China does indeed use the Metric system. On road signs you will see distances shown in kilometres and not miles.

When did China adopt the Metric System?

China jumped aboard the Metric system back in February 16th 1929.

What weight does China use?

China uses kilograms, BUT, rather than list something as 10 kilograms, in China it’s actually spoken as 20 jin’s ().

A jīn is 500 grams. So when asking for a 2 kilogram bag of apples you don’t ask for 2 kilograms, but 4 jīn’s!

If you see the jīn character in markets, it’s referring to 500g.

FOR EXAMPLE : 三斤 = 100人民币 would be 3 jin’s (1.5 kilograms) is 100 Kuai.

OK now let’s get stuck into the vocabulary and some more detail:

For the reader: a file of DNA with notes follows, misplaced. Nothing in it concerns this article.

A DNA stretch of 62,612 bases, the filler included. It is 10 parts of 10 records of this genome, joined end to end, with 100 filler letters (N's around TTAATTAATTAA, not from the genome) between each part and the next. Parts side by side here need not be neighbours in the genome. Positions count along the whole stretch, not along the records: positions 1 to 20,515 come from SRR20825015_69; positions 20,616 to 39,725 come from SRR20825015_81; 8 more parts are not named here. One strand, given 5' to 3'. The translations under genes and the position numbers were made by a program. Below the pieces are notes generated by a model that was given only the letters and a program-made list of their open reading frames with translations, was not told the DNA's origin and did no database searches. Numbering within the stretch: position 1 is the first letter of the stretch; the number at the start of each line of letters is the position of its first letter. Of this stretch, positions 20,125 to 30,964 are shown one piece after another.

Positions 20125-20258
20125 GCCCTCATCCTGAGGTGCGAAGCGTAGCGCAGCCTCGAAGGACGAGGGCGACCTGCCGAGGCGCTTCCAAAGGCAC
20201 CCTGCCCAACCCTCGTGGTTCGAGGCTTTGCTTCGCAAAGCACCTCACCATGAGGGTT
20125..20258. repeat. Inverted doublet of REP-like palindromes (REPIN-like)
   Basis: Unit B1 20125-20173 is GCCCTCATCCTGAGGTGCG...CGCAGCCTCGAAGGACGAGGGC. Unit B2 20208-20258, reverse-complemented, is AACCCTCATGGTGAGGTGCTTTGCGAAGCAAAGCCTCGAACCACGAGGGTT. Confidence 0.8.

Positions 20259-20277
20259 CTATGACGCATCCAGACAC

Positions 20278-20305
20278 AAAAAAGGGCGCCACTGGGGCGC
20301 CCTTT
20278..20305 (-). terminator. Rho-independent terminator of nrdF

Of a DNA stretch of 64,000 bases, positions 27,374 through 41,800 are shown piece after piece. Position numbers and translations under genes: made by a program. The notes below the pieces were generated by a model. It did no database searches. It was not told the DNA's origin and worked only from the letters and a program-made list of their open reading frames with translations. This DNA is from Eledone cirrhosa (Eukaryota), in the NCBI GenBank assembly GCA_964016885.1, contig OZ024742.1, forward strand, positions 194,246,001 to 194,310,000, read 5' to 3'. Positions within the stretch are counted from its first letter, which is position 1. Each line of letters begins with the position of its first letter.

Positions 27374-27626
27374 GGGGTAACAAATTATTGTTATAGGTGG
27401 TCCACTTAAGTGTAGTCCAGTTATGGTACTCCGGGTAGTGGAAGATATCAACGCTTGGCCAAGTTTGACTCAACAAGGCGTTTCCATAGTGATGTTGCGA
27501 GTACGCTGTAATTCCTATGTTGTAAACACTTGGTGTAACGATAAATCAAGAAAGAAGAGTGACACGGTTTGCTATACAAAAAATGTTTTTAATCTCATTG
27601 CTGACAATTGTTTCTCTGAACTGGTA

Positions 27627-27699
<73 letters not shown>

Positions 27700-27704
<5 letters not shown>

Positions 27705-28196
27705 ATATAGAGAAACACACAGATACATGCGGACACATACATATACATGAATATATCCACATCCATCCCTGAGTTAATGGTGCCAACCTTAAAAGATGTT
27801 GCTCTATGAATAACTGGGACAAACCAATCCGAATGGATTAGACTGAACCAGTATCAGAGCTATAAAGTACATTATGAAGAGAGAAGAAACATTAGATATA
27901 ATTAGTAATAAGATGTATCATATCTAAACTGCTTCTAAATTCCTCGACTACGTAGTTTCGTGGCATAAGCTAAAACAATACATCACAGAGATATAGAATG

Measurements in Chinese – Weight

The word for weight in Chinese is 重量 zhòng liàng

A good way I used to remember this word was that both characters are quite heavy with the number of strokes they use.

So as stated above in the common questions China does use the metric system which means kilograms are all the rage, but you should familiarise yourself with the 斤 (jīn) system.

Thankfully it’s easy, we just double the number of kilograms:

Measurements in Chinese - Grams
  • 5 kilograms = 10 斤 (jīn)
  • 25 kilograms = 50 斤 (jīn)
  • 45 kilograms = 90 斤 (jīn)

…and so forth, not rocket science!

You’ll see the 斤 (jīn) in markets a lot, even some supermarkets.

Here are some of those familiar measurements in Chinese for you:

  • gram 克 kè
  • milligram 毫克 háo kè
  • kilogram 公斤 gōng jīn
  • ton 吨 dūn
  • pound 镑 bàng
  • ounce 盎司 àng sī